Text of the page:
James Steidl - Fotolia
The infosec community seems primed to assume any problem on the internet that involves China and/or Russia is due to malicious activity, but the recent rerouting of Google traffic was merely an accident.
On Monday, various Google services were disrupted for 74 minutes after a Border Gateway Protocol (BGP) misconfiguration at MainOne, an internet service provider based in Nigeria, caused Google traffic to be routed through China and Russia. Similar BGP route leak issues in the past have been attacks aimed at stealing data or money. And early speculation from the infosec community assumed malicious intent in this case, as well.
However, malicious or not, the contents of the data in the BGP route leak should not have been at risk, as it was encrypted in transit via Transport Layer Security. A Google spokesperson also confirmed no Google services were compromised.
"We're aware that a portion of internet traffic was affected by incorrect routing of IP addresses, and access to some Google services was impacted," a Google spokesperson said in a statement. "The root cause of the issue was external to Google, and there was no compromise of Google services."
MainOne said the BGP route leak was due to a misconfiguration, and Cloudflare has since confirmed that diagnosis after inspecting its logs.
"While there might be a temptation to assume that bad actors are at work, incidents like this only serve to demonstrate just how much frailty is involved in how packets get from one point on the Internet to another," Tom Paseka, network strategy at Cloudflare, based in San Francisco, wrote in a blog post.
"It is worth explicitly stating: the fact that Google traffic was routed through Russia and China before going getting to Nigeria and only then hitting the correct destination made it appear to some people that the misconfiguration was nefarious. We do not believe this to be the case," he continued. "Instead, this incident reflects a mistake that was not caught by appropriate network filtering. There was too much trust and not enough verification across a number of networks: this is a systemic problem that makes the Internet more vulnerable to mistakes than it should be."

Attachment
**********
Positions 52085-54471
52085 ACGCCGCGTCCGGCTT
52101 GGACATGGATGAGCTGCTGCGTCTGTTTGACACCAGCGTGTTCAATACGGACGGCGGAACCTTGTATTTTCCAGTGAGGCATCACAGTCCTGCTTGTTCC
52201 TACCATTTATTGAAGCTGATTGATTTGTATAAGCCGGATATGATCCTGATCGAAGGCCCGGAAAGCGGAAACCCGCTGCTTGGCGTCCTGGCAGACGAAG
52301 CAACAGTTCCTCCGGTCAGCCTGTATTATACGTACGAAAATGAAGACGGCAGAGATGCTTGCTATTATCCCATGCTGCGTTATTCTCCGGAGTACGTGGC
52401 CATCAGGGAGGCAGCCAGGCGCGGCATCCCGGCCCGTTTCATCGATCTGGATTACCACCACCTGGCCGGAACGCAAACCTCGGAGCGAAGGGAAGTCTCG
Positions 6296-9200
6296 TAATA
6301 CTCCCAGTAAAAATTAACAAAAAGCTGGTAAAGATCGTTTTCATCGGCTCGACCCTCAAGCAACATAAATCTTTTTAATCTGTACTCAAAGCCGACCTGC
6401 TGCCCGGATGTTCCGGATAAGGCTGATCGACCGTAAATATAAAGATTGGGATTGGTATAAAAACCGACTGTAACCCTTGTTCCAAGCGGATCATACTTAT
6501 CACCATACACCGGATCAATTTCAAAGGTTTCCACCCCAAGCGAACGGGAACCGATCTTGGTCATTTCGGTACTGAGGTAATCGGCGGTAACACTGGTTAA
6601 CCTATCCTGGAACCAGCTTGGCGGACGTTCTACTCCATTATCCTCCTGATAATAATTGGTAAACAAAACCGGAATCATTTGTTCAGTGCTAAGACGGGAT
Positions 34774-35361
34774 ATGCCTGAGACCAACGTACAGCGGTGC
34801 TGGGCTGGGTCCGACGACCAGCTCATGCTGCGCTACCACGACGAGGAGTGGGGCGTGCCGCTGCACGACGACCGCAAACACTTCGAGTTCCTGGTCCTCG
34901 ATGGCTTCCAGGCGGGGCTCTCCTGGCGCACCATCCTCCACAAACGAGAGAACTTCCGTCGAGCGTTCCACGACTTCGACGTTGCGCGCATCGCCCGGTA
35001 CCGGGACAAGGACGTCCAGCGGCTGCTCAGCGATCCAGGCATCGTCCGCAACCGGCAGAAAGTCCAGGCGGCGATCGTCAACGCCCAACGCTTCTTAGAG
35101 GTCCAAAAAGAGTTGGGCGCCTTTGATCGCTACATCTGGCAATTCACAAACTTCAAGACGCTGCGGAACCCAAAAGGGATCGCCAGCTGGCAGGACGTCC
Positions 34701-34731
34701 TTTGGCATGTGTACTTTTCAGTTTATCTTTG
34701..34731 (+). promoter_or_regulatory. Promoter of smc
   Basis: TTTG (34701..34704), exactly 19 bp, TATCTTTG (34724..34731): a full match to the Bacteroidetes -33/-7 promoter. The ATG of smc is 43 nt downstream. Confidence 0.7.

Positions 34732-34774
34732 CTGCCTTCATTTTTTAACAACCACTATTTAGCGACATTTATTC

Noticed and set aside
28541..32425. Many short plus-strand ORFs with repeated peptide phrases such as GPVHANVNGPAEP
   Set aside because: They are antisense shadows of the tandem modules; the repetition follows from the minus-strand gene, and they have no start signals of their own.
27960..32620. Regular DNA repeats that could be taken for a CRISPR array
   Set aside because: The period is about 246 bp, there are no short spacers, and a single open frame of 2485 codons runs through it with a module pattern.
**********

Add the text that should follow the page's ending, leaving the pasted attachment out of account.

Jake Williams, founder and president of Rendition Infosec, based in Augusta, Ga., left open the possibility that the BGP route leak was malicious.
I'll take the Nigerians at their word that they didn't intentionally hijack the BGP routes. But if I were China and wanted plausible deniability, I'd use an ISP in a country known for corruption. TL;DR don't take everything at face value.https://t.co/u6dCb6u7u9— Jake Williams (@MalwareJake) November 14, 2018
Many experts, like Rob Joyce, former head of the National Security Agency's Tailored Access Operations and former security adviser to the White House, accepted the explanation by MainOne and noted there have been long-standing security concerns with BGP.
I hope this latest fiasco of traffic rerouting through China is the wakeup call for all of us to get serious about addressing the massive and unacceptable vulnerability inherent in today’s BGP routing architecture. https://t.co/dSTVIOltsF— Rob Joyce (@RGB_Lights) November 13, 2018
Kevin Beaumont, a security architect based in the U.K., agreed with Joyce.
Rob's spot on here. BGP needs some serious work - NTT blindly accepting a BGP change in the US from a tiny company in Africa which routed Google Cloud to China (via Russia too) is a continued sign this one needs some focus. https://t.co/ItCNjQWKGb— Kevin Beaumont (@GossiTheDog) November 13, 2018
Experts contend that while a BGP route leak can occur due to an accidental misconfiguration -- as appears to be the case with the recent Google outage -- a lack of validation of BGP routing data continues to leave open the potential for hijacking attacks. Cloudflare and others have recommended using resource public key infrastructure to cryptographically sign and validate internet routes for years.